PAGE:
You’ve reached the age of 40 and are having difficulty reading or seeing objects up close. Perhaps you’ve tried wearing store-bought readers, but your eye doctor recommends progressive lenses. Is it worth it to take the risk?
Progressive Lenses: What Are They?
Three prescriptions are combined into one pair of progressive lenses. You can do close-up work (like reading a book), middle-distance work (like browsing a website on a computer), and distance viewing (like driving) without changing your glasses. They’re also known as multifocal lenses.
Bifocal and trifocal lenses have been replaced with progressive lenses. The lenses of both of these more classic styles of glasses have distinct lines in them. Progressives have a uniform appearance. They’re sometimes referred to as “no-line bifocals,” although that’s not quite accurate. Progressive lenses should be referred to as “no-line trifocals.”
Progressive Lenses: Who Wears Them?
These lenses can be worn by almost anyone with a vision impairment, but they’re most commonly used by persons over 40 who have presbyopia (farsightedness), which causes their vision to blur when undertaking close-up activities like reading or sewing. Progressive lenses can also be used on children to prevent myopia from worsening (nearsightedness).
Consult your physician to see if progressives are right for you.
Progressive Lenses Have a Lot of Advantages
You won’t need to carry more than one pair of glasses with progressive lenses. There’s no need to switch between reading and ordinary glasses.
Progressives’ vision might appear natural. You won’t get a “jump” while switching from viewing something up close to something far away, as you would with bifocals or trifocals. So, if you’re driving, you can smoothly shift between looking at your dashboard, the road, or a distant sign.
They appear to be ordinary spectacles. People who used regular bifocals were given progressive lenses to trial in one research. According to the study’s author, the majority of people switched for good.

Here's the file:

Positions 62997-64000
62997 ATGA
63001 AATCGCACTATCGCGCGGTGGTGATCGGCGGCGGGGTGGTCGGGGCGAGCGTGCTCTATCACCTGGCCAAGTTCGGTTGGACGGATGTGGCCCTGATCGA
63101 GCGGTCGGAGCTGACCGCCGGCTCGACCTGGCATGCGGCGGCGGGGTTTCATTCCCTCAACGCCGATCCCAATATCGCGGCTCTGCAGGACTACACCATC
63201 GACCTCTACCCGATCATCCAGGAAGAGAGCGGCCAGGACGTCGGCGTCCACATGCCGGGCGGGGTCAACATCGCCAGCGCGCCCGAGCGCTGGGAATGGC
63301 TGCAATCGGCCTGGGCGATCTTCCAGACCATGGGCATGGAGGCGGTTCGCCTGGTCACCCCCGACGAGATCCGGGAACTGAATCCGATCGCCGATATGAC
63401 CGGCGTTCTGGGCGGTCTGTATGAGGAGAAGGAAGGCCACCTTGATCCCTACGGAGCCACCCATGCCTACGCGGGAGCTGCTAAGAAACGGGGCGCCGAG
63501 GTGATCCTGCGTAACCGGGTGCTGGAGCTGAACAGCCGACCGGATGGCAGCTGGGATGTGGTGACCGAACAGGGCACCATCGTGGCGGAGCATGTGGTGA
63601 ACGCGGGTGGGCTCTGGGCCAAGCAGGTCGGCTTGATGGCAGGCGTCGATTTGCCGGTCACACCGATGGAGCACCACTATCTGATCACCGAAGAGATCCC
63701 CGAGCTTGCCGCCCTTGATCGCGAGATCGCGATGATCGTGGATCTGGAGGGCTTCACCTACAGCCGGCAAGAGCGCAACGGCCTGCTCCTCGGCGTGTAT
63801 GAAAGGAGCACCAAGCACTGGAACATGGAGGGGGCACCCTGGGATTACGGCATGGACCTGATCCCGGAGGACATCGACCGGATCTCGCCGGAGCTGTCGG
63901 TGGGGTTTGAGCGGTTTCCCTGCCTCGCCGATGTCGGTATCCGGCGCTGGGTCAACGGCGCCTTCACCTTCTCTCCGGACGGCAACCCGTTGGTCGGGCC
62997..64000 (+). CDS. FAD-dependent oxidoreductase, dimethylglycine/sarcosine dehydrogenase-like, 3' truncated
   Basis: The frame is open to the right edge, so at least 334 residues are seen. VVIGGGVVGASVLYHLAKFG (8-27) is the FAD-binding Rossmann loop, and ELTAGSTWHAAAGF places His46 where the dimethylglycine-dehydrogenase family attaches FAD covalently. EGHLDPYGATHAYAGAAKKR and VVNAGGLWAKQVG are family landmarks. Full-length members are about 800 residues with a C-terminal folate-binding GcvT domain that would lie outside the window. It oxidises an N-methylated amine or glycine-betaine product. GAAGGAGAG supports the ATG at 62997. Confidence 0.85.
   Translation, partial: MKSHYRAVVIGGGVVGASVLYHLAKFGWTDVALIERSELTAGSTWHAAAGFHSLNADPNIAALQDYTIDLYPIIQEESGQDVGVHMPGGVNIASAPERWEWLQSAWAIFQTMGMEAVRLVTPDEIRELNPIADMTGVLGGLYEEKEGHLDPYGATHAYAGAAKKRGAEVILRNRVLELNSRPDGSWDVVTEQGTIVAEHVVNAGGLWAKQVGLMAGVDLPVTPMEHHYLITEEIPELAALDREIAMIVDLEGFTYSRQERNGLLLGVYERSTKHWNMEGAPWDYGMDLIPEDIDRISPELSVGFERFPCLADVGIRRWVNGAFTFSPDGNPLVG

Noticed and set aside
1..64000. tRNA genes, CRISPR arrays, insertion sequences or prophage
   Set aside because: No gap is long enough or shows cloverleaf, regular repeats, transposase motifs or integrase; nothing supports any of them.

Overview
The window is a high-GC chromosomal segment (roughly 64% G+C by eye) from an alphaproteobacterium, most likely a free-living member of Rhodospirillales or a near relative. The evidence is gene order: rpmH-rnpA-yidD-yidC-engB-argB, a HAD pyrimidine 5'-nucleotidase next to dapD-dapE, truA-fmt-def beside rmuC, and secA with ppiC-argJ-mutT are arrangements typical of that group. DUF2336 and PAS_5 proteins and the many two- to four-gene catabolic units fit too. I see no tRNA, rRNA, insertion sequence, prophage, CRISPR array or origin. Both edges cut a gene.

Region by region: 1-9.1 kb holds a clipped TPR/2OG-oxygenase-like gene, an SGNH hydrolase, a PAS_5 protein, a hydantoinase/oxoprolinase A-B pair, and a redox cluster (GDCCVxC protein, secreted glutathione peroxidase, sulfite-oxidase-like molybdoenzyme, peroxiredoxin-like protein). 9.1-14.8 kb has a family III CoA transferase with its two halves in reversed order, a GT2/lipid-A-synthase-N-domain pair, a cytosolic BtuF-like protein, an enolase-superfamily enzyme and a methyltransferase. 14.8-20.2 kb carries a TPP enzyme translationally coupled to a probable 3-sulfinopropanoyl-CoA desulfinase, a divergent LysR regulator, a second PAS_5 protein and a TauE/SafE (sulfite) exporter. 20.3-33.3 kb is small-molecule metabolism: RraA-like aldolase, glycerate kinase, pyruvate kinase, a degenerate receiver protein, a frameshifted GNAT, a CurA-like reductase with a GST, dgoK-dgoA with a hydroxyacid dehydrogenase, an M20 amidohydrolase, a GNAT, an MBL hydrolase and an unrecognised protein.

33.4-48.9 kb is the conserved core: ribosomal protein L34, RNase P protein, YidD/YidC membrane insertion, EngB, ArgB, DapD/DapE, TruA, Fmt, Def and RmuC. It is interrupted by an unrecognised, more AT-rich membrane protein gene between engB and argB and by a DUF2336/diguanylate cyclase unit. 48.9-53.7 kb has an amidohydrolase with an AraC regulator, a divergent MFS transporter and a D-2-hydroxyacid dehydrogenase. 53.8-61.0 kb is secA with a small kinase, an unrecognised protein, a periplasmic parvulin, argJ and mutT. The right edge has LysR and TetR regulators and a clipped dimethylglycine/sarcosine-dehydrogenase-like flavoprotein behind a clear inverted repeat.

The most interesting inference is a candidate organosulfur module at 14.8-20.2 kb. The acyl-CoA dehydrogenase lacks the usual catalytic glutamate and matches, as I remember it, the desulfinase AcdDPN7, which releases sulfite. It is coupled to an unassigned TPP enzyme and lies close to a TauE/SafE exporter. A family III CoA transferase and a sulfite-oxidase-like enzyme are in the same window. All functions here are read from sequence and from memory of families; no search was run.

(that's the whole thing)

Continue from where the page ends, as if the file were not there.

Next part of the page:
Progressive Lenses’ Drawbacks
Getting used to progressivism takes time. When reading, you should train yourself to look out of the lower half of the lens, straight ahead for distance, and somewhere in the middle for middle distance or computer work. Some people never change, but the majority do. You may feel dizzy and nauseated throughout the learning phase if you gaze through the improper area of the lens. It’s also possible that your peripheral vision is distorted (what you see on the edges when looking straight ahead).
Another item to think about is the price. Progressive lenses are more expensive than standard bifocals by at least $100.
Adjusting to Progressive Lenses: Some Pointers
If you decide to try them, keep the following in mind:
- Select a reputable optical store in Singapore that can walk you through the process, assist you in selecting a suitable frame, and ensure that the lenses are correctly centred over your eyes. People have a hard time adapting to progressives because they are poorly matched.
- Give yourself a week or two to get used to them. Some folks may require up to a month to recover.
- Make sure you understand how to use them according to your eye doctor’s directions.
- Stop wearing your other spectacles and start wearing your new lenses as often as possible. It will help you acclimate more quickly.